A Novel Liquid Battery Could Hold Potential For Unlimited Energy Storage
These days we plug in everything: phones, flashlights, cameras — sometimes even our cars. We keep recharging them because, with electricity, you either “use it or lose it” unless you store power in a battery.
“The electricity grid is the only supply chain in the world where you need to generate electricity and consume it at the exact same time,” says Massachusetts Department of Energy Resources Commissioner Judith Judson.
By 2020, DOER is requiring electric utilities in the state to procure large scale storage systems for some of the electricity they generate. Just how much is yet to be decided. What technology they use is up to them.
Now, a novel liquid battery is potentially offering unlimited storage capacity.
Power From A Goddess
If beauty is in the eye of the beholder, you can see it by the truck load parked behind an Army Reserve building at Fort Devens. Inside, two 53-foot-long shipping containers are huge tanks filled with vanadium — the element named after the Scandinavian goddess of beauty.
“The vanadium, the beautiful part about it is the liquid changes color,” says Vionx Energy CEO David Vieau. “It’s like a rainbow goes through as you charge it. It changes. We can actually tell charge state by the color of the liquid.”
Vieau’s Woburn-based company has been testing a novel kind of battery at Devens for the military that stores energy in liquid form.
“This was an early system that the Army wanted to do to begin to understand from a microgrid standpoint how could they get an independent energy capability,” Vieau explains. “Could you get something that would allow them to get separated from the grid?”
The answer is “yes.”
For the U.S. Army, which is one of the largest consumers of energy in the world, the ability to always have access to electricity is a matter of national security.
“This battery system is getting energy that comes in off of the grid and it stores the energy in off-hours and then allows it to deliver it during peak times,” Vieau says. “And you can actually provide enough energy to run the entire facility off this. You can run the meter backwards.”
Field Engineer Michael McNeely demonstrated the mechanics of the Vionx energy storage system.
“You’ll see inside we have these huge storage tanks which basically hold all the electrolyte,” McNeely says, “and that’s obviously the magic to the system.”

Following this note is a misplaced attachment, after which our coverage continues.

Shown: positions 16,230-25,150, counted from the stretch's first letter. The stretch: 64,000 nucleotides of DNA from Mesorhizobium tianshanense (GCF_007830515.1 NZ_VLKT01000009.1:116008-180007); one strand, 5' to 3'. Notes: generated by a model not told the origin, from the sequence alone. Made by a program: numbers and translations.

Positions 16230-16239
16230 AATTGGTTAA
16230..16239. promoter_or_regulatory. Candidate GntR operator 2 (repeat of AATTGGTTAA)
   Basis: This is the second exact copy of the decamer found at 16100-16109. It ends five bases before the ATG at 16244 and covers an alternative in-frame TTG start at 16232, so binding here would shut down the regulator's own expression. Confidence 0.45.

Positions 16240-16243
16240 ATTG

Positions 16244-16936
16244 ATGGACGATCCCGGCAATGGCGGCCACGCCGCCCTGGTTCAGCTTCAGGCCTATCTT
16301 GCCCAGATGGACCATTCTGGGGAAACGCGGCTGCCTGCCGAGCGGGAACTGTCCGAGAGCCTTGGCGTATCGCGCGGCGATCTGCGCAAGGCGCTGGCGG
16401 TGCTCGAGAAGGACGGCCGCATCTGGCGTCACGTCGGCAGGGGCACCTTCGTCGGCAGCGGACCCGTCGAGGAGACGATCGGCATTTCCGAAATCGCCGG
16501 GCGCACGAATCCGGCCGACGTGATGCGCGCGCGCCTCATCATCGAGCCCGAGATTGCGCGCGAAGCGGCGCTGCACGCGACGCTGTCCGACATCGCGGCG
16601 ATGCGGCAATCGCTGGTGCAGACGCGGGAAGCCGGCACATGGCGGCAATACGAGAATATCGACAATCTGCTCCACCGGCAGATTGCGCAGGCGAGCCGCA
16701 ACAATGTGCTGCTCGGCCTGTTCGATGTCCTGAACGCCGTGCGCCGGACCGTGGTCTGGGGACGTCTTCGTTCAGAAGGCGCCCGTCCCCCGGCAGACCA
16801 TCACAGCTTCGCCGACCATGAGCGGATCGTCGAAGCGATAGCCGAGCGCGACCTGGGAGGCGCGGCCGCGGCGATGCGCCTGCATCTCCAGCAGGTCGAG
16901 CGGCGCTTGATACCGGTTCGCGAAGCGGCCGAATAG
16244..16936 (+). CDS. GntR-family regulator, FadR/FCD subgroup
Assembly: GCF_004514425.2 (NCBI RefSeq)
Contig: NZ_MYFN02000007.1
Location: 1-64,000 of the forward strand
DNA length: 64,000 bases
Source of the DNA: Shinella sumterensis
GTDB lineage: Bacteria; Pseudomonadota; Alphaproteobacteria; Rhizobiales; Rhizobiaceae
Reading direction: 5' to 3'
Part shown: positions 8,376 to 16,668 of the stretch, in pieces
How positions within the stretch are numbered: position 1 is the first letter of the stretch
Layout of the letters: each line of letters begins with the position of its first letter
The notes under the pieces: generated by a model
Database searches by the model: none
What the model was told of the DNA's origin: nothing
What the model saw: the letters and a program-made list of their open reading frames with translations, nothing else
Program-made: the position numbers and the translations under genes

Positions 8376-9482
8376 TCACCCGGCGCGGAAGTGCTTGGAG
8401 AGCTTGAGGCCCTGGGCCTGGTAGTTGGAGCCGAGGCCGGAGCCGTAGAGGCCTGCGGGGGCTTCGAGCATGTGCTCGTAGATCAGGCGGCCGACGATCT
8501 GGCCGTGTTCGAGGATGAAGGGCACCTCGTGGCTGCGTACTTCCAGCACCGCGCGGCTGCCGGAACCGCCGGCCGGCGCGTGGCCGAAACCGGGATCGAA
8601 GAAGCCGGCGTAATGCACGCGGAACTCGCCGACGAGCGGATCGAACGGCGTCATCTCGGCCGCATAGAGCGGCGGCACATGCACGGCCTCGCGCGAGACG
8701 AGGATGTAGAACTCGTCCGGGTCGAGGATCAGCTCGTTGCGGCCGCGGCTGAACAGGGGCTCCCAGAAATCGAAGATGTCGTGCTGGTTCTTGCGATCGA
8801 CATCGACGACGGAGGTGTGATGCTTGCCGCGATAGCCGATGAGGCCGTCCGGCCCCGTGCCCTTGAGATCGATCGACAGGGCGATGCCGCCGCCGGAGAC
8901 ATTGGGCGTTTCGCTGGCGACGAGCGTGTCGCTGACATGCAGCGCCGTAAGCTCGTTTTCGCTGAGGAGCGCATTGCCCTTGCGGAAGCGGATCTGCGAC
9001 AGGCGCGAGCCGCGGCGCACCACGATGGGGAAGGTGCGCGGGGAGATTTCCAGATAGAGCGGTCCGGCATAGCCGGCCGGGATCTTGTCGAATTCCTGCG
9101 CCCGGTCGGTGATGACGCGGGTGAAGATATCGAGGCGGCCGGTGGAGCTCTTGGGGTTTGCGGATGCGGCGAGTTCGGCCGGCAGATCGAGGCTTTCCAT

Giant tanks contain vanadium in a solution of weak sulfuric acid. The liquid, or electrolyte, allows the flow of the electrical charge between tanks.
“We take that electrolyte, we bring it in with pumps and push it up through the stacks and then just kind of let it fall back into the tanks through the top.”
The electrochemical vanadium redox reaction, capable of storing grid-sized energy, is hard to explain. Just ask President Obama.
But the flow battery just might transform the nation’s energy supply.
A Potential Energy Game Changer
Secretary of Energy Ernest Moniz says his department has invested tens of millions of dollars funding the novel design in its search for the energy storage holy grail.
“Flow batteries is one of the most interesting directions for storage,” Moniz says, “because, roughly speaking, the energy is stored outside the battery rather than inside.”
If you need to store more energy just add more big tanks filed with electrolyte.
“Energy storage is a game changer if we get the cost down,” Moniz says. “One principal reason is to be able to manage the variability of wind and solar.”
High capacity rechargeable batteries make it possible to store renewable energy when the wind is blowing and the sun is shining and can release electricity when they’re not to even out fluctuations in supply and demand.
“The beautiful part about this is there is no degradation,” says Vionx’s Vieau. “It’s a chemical reaction. A hundred percent reversible.”
And Vieau says the Vionx storage system can recharge and run for decades and vanadium is environmentally safe. The electrolyte is 70 percent water.
“This is the beginning. What you’re seeing here is an opportunity,” Vieau says. “When you think about Massachusetts and New England and the availability of power and say, ‘Well, what have you got?’ If you’ve got offshore wind, at relatively large scale, you can create energy around the clock. Think of it as a power plant but without the fossil fuel.”
The Vionx storage system puts the search for the renewable energy holy grail within sight except for one thing: the cost.
“It’s about 400 dollars per kilowatt-hour for a DC [direct current] system. And that’s going to go down by a third over the next few years.”